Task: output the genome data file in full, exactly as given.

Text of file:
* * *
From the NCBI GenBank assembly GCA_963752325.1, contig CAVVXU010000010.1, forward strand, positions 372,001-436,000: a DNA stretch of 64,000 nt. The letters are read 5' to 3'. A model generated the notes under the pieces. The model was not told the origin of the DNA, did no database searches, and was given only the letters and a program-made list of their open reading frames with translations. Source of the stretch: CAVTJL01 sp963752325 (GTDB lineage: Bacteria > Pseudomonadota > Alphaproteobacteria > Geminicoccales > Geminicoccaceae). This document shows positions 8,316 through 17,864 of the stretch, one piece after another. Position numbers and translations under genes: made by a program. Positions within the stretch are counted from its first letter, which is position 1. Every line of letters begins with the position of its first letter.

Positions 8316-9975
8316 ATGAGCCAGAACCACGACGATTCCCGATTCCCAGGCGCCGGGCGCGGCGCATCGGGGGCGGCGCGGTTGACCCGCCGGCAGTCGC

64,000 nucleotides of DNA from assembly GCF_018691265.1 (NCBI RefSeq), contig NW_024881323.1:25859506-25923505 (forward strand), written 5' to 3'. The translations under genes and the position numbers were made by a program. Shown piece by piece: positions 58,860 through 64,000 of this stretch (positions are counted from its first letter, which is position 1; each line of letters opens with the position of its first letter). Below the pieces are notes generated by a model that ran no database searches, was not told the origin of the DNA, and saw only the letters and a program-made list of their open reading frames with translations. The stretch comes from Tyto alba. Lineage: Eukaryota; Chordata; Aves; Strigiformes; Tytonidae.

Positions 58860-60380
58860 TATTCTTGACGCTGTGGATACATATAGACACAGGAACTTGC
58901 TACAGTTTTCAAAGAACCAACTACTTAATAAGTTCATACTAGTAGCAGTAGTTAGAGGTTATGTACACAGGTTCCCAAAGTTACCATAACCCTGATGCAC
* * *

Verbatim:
From the NCBI GenBank assembly GCA_963752325.1, contig CAVVXU010000010.1, forward strand, positions 372,001-436,000: a DNA stretch of 64,000 nt. The letters are read 5' to 3'. A model generated the notes under the pieces. The model was not told the origin of the DNA, did no database searches, and was given only the letters and a program-made list of their open reading frames with translations. Source of the stretch: CAVTJL01 sp963752325 (GTDB lineage: Bacteria > Pseudomonadota > Alphaproteobacteria > Geminicoccales > Geminicoccaceae). This document shows positions 8,316 through 17,864 of the stretch, one piece after another. Position numbers and translations under genes: made by a program. Positions within the stretch are counted from its first letter, which is position 1. Every line of letters begins with the position of its first letter.

Positions 8316-9975
8316 ATGAGCCAGAACCACGACGATTCCCGATTCCCAGGCGCCGGGCGCGGCGCATCGGGGGCGGCGCGGTTGACCCGCCGGCAGTCGC

64,000 nucleotides of DNA from assembly GCF_018691265.1 (NCBI RefSeq), contig NW_024881323.1:25859506-25923505 (forward strand), written 5' to 3'. The translations under genes and the position numbers were made by a program. Shown piece by piece: positions 58,860 through 64,000 of this stretch (positions are counted from its first letter, which is position 1; each line of letters opens with the position of its first letter). Below the pieces are notes generated by a model that ran no database searches, was not told the origin of the DNA, and saw only the letters and a program-made list of their open reading frames with translations. The stretch comes from Tyto alba. Lineage: Eukaryota; Chordata; Aves; Strigiformes; Tytonidae.

Positions 58860-60380
58860 TATTCTTGACGCTGTGGATACATATAGACACAGGAACTTGC
58901 TACAGTTTTCAAAGAACCAACTACTTAATAAGTTCATACTAGTAGCAGTAGTTAGAGGTTATGTACACAGGTTCCCAAAGTTACCATAACCCTGATGCAC